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The Snowcapped Andes contrasting the arid terrain of the valley

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Making a living

The ride along the way is absolutely gorgeous. The meandering road from Cusco to Ollantaytambo took us through the hilly terrain of the valley. The towns along the way reminds me of rural Thailand and Indonesia but the way of living is completely different. I did not see the sign of struggle for materialism like I did in Thailand or Indonesia, all I see is the well preserved way of living. There are traditional houses, corn fields (Best corns I have ever eaten in my life are in Peru), animal herds – literally the field of dreams, and of course, you are surrounded by the hills and peaks of the Andes.

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The Many colors of the Andes

First stop of the day is the ancient salt mine (Salinas) of Maras. I cannot really remember the entrance fee (something along the line of 10 soles and it does not include in the turistico boleto – a tourist pass to various ruins in the valley – 130 soles). I have come to learn about the difference each type of salt can make during the cooking class I took in Seattle a while back. There is a reason the expensive salt is expensive because the saltiness it gives can make food tastes significantly better or worse. It all depends on the mineral the salt accumulates. The salt of Maras is also world famous.What is even more exciting is the beauty of this place.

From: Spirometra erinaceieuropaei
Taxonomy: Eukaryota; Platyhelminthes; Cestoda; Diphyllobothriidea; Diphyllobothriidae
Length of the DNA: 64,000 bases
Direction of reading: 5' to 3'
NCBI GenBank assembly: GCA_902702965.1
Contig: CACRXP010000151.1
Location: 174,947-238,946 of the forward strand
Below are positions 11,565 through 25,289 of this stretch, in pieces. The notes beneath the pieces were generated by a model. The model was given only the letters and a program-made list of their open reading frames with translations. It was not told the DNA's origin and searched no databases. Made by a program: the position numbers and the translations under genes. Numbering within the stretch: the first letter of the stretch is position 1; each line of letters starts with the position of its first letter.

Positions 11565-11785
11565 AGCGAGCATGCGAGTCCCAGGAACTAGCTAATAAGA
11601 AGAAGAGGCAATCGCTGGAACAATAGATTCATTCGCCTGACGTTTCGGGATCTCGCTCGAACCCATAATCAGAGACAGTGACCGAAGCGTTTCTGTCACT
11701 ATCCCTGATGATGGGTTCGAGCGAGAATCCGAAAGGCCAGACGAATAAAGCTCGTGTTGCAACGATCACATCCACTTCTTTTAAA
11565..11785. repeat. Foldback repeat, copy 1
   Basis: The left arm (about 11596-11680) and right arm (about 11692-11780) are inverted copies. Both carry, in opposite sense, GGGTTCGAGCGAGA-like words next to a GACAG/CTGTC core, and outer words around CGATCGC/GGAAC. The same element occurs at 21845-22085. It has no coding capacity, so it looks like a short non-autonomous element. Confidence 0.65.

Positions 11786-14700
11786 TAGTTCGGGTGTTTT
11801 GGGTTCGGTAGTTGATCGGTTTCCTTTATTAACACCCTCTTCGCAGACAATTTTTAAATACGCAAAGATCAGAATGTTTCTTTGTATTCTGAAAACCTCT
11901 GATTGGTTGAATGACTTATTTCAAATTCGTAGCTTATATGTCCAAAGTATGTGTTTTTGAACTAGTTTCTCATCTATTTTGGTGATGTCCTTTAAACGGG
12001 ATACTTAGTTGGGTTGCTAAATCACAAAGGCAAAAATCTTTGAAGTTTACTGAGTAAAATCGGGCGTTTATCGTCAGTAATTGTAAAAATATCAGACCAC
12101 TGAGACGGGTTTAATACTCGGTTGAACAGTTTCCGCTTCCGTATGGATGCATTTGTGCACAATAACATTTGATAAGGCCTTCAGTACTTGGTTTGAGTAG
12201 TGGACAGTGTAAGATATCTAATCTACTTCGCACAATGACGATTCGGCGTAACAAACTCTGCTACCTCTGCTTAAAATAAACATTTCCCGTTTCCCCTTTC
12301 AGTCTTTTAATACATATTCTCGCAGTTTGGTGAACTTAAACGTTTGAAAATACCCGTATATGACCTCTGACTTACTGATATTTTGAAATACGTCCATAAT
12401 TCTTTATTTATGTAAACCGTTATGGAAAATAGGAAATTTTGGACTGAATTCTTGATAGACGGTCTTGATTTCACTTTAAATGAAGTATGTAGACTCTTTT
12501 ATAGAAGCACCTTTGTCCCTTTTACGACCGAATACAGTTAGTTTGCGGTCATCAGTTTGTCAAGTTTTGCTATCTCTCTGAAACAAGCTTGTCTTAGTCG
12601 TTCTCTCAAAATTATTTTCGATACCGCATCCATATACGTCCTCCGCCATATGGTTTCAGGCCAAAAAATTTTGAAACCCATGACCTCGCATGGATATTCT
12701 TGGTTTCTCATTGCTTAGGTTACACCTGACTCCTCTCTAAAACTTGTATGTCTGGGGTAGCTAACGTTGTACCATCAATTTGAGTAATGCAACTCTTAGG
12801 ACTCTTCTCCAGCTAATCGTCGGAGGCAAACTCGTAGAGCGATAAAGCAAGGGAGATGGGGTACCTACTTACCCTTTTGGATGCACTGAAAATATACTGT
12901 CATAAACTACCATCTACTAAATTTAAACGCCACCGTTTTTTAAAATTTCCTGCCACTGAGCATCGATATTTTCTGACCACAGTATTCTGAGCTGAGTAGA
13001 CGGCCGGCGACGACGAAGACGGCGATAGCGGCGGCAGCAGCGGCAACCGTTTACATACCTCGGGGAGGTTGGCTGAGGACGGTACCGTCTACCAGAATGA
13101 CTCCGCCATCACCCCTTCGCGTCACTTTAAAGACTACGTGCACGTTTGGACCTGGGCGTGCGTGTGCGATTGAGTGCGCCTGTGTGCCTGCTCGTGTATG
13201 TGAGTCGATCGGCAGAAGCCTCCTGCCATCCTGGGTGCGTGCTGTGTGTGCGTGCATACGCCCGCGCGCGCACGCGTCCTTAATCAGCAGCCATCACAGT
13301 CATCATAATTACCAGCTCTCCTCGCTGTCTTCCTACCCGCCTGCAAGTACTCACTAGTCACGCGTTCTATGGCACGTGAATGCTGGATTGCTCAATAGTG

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Salt mine that belongs to all in the community

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Saltwater that runs through the crack of the ponds, drying with sunlight in the process

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Pachamama (Spanish for Mother Nature) in the works 

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The brown ponds are not ready for harvesting, they need sunlight for the salt in the pond to dry up

Salt water has been running through the soil of the salt mine even before the Inca time and has been producing salt for the locals since. Each family in the community can request to own a pond by petitioning for it and is on the first come first serve basis. Those who own it from the very beginning gets the pond that is close by.

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Maras towner with her signature Andean braids and outfit. The hat is so fashionable just like what I see on Instagram of my Thai friends 😀

After a full appreciation of mother nature at the salt mine, the driver continued on the road for the first ruin I see in Peru, the Moray agricultural station. This ruin entrance is included in the tourist pass which can be purchased at the entrance to Moray as well.

Moray agricultural terraces are believed to be the agricultural station that the Incas used to experiment with different kinds of vegetation. The temperature from the bottom to the top are different by 15 celsius . Pretty clever use of land, don’t you think? Really simple but really intuitive.

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Moray agricultural terracing


Moray against the magnificent backdrop 

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The stone masonry work of the Incas, terracing is the main feature of their ruins

Next stop is Ollantaytambo. More amazing stuff to see in the next posts!